Today, the CFPB is releasing a new resource to help you identify and report illegal nursing home debt collection tactics. Whether you’re a long-term care ombudsman, care coordinator, elder law attorney, or other aging services provider, you can help caregivers:
- Spot red flags in nursing home admissions contracts
- Find help if a debt collector tries to collect nursing home bills from them
- Report illegal activities to federal and state authorities
Caregivers should not have to put their own finances at risk to help loved ones get care
There are 48 million family members and friends providing support to an adult in the United States. It’s important for caregivers to understand their rights, especially when it comes to helping a loved one gain admission to a nursing home. Some nursing homes and debt collectors are billing and suing caregivers for residents’ cost of care based on illegal admission contracts. Whether you’re a long-term care ombudsman, care coordinator, elder law attorney, or other aging services provider, you can play a part in protecting caregivers.
Illegal nursing home admission contract terms can cause serious financial harm
During the nursing home admissions process, caregivers must decide whether to sign admission contracts. These contracts may be lengthy and confusing, and caregivers are likely unaware of the potential legal consequences of what they are signing. Some nursing home admissions contracts say that a caregiver, family member, or friend must pay the resident’s bill if the resident can’t afford to. This is generally illegal.
When nursing home bills go unpaid, some nursing homes hire debt collectors, including law firms, to demand that caregivers pay for a resident’s unpaid nursing home bills based on these illegal terms. They may report the debt to consumer credit reporting companies as the caregiver’s debt and file lawsuits in court. The financial impact of debt collection can be devastating for caregivers and their families.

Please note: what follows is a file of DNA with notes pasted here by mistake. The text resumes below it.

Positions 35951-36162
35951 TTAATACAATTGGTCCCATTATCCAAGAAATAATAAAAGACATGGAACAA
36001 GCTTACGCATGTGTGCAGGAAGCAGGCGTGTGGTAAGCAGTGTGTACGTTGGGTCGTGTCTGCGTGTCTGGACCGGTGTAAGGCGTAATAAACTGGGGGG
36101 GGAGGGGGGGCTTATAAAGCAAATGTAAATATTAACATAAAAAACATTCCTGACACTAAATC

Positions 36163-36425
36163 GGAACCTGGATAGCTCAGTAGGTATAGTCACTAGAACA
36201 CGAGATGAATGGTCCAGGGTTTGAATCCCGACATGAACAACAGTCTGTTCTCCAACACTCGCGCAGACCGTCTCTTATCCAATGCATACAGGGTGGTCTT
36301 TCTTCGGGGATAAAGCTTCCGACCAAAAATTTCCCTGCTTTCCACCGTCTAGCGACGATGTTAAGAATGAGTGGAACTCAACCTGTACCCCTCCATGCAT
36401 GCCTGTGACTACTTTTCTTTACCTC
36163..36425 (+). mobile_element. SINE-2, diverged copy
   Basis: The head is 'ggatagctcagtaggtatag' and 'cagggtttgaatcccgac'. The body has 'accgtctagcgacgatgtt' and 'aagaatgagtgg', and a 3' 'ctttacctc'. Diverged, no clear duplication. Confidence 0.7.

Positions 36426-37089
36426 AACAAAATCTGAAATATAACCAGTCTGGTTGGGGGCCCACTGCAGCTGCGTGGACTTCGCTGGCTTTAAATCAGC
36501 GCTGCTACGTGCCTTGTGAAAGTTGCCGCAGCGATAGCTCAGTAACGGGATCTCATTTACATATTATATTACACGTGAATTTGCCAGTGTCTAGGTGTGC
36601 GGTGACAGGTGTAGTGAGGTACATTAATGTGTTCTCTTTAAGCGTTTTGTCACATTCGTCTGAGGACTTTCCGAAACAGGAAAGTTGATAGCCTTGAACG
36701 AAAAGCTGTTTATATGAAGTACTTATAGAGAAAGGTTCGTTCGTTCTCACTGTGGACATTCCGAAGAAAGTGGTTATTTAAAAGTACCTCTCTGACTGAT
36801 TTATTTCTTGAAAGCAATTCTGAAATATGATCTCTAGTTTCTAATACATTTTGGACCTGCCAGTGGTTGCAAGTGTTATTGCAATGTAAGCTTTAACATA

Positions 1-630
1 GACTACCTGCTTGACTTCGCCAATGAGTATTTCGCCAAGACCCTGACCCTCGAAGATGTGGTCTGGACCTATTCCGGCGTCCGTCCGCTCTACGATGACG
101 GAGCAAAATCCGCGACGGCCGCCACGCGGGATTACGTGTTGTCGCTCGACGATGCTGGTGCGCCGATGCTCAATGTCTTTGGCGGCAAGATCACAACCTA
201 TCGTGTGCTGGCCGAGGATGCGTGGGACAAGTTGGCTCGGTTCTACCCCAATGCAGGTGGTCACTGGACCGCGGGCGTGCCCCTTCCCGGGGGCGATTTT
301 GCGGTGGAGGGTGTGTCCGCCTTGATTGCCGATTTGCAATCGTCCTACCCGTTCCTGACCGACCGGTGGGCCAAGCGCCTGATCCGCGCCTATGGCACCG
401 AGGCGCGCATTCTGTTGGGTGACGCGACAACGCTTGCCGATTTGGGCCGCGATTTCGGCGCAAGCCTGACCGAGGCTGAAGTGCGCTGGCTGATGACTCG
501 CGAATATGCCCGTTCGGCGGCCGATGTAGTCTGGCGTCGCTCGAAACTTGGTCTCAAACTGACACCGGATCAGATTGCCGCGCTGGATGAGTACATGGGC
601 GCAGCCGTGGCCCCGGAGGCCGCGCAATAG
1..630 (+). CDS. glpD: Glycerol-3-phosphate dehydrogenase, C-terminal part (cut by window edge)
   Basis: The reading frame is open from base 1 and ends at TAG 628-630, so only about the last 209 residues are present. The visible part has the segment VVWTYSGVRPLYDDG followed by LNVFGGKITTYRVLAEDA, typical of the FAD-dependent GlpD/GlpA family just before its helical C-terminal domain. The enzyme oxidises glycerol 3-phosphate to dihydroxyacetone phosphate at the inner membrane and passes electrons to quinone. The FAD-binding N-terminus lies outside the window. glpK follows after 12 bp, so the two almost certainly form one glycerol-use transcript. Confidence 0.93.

My Mom passed away on October 3, 2020. It was just two days before … I had received mail which said that I was personally being sued by the nursing home for close to $80,000. I never had time to grieve. I kept so much inside; the stress was unbearable. I thought, I won’t be able to afford my mortgage – I am definitely going to lose my house. What will I tell my kids?
This pressure may convince some caregivers to enter into payment plans and pay the resident’s nursing home bills, even if they have doubts about the legality of the contract. These actions may also violate the Fair Debt Collection Practices Act and the Fair Credit Reporting Act.
You can help caregivers spot and report illegal nursing home debt collection tactics
Caregivers may not realize what they’ve signed until the nursing home begins attempts to collect from the resident’s debt from them personally. That’s why it’s important for caregiver advocates, long-term care ombudsmen, elder law attorneys, and aging services professionals to help caregivers identify illegal tactics and report them.
What to look out for
Watch out for words such as “responsible party” and “joint and several liability” in the admissions contract. Some contracts say that if the responsible party doesn’t make sure the resident’s Medicaid application is complete, accurate, and on time, then they are responsible for paying the nursing home’s damages. Or they might say that the responsible party and the resident are both “jointly and severally” responsible for the nursing home bills.
If a third party has legal access to a loved one’s money or property, a nursing home can only request or require that they sign a contract, without incurring personal financial liability, to provide payment from the resident’s available money.
What you can do
- You can share this information with colleagues and the people you serve.
- Talk with a lawyer at your local legal aid agency or contact your local bar association.
- You can also report Nursing Home Reform Act violations to your State Nursing Home Survey Agency and file a complaint with your State Attorney General.
- If you're having a problem with a debt collector, you can submit a complaint with the CFPB online or by calling (855) 411-CFPB (2372).
Looking for more information on nursing home debt collection?
Joint letter from the Centers for Medicare and Medicaid Services and CFPB
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